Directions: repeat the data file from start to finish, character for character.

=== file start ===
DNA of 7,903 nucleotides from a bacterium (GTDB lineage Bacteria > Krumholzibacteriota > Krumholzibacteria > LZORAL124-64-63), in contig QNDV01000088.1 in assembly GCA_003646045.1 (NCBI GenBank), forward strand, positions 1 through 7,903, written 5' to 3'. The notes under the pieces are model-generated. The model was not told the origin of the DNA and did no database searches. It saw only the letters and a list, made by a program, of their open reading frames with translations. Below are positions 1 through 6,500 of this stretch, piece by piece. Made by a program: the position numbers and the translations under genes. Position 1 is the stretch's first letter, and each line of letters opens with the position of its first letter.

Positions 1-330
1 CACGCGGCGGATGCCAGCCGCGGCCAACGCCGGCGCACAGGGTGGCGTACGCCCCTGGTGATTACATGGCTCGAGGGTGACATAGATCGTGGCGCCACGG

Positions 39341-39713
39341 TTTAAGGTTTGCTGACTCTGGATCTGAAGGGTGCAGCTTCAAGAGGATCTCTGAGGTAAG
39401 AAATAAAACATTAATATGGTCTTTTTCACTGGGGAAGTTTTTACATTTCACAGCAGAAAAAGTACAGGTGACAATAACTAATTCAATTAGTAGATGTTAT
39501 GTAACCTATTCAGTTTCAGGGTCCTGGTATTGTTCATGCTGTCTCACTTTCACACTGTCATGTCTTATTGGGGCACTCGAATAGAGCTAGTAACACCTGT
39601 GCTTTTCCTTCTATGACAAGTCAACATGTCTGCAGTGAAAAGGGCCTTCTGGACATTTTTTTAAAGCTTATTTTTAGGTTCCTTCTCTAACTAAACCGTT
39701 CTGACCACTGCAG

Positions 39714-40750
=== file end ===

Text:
DNA of 7,903 nucleotides from a bacterium (GTDB lineage Bacteria > Krumholzibacteriota > Krumholzibacteria > LZORAL124-64-63), in contig QNDV01000088.1 in assembly GCA_003646045.1 (NCBI GenBank), forward strand, positions 1 through 7,903, written 5' to 3'. The notes under the pieces are model-generated. The model was not told the origin of the DNA and did no database searches. It saw only the letters and a list, made by a program, of their open reading frames with translations. Below are positions 1 through 6,500 of this stretch, piece by piece. Made by a program: the position numbers and the translations under genes. Position 1 is the stretch's first letter, and each line of letters opens with the position of its first letter.

Positions 1-330
1 CACGCGGCGGATGCCAGCCGCGGCCAACGCCGGCGCACAGGGTGGCGTACGCCCCTGGTGATTACATGGCTCGAGGGTGACATAGATCGTGGCGCCACGG

Positions 39341-39713
39341 TTTAAGGTTTGCTGACTCTGGATCTGAAGGGTGCAGCTTCAAGAGGATCTCTGAGGTAAG
39401 AAATAAAACATTAATATGGTCTTTTTCACTGGGGAAGTTTTTACATTTCACAGCAGAAAAAGTACAGGTGACAATAACTAATTCAATTAGTAGATGTTAT
39501 GTAACCTATTCAGTTTCAGGGTCCTGGTATTGTTCATGCTGTCTCACTTTCACACTGTCATGTCTTATTGGGGCACTCGAATAGAGCTAGTAACACCTGT
39601 GCTTTTCCTTCTATGACAAGTCAACATGTCTGCAGTGAAAAGGGCCTTCTGGACATTTTTTTAAAGCTTATTTTTAGGTTCCTTCTCTAACTAAACCGTT
39701 CTGACCACTGCAG

Positions 39714-40750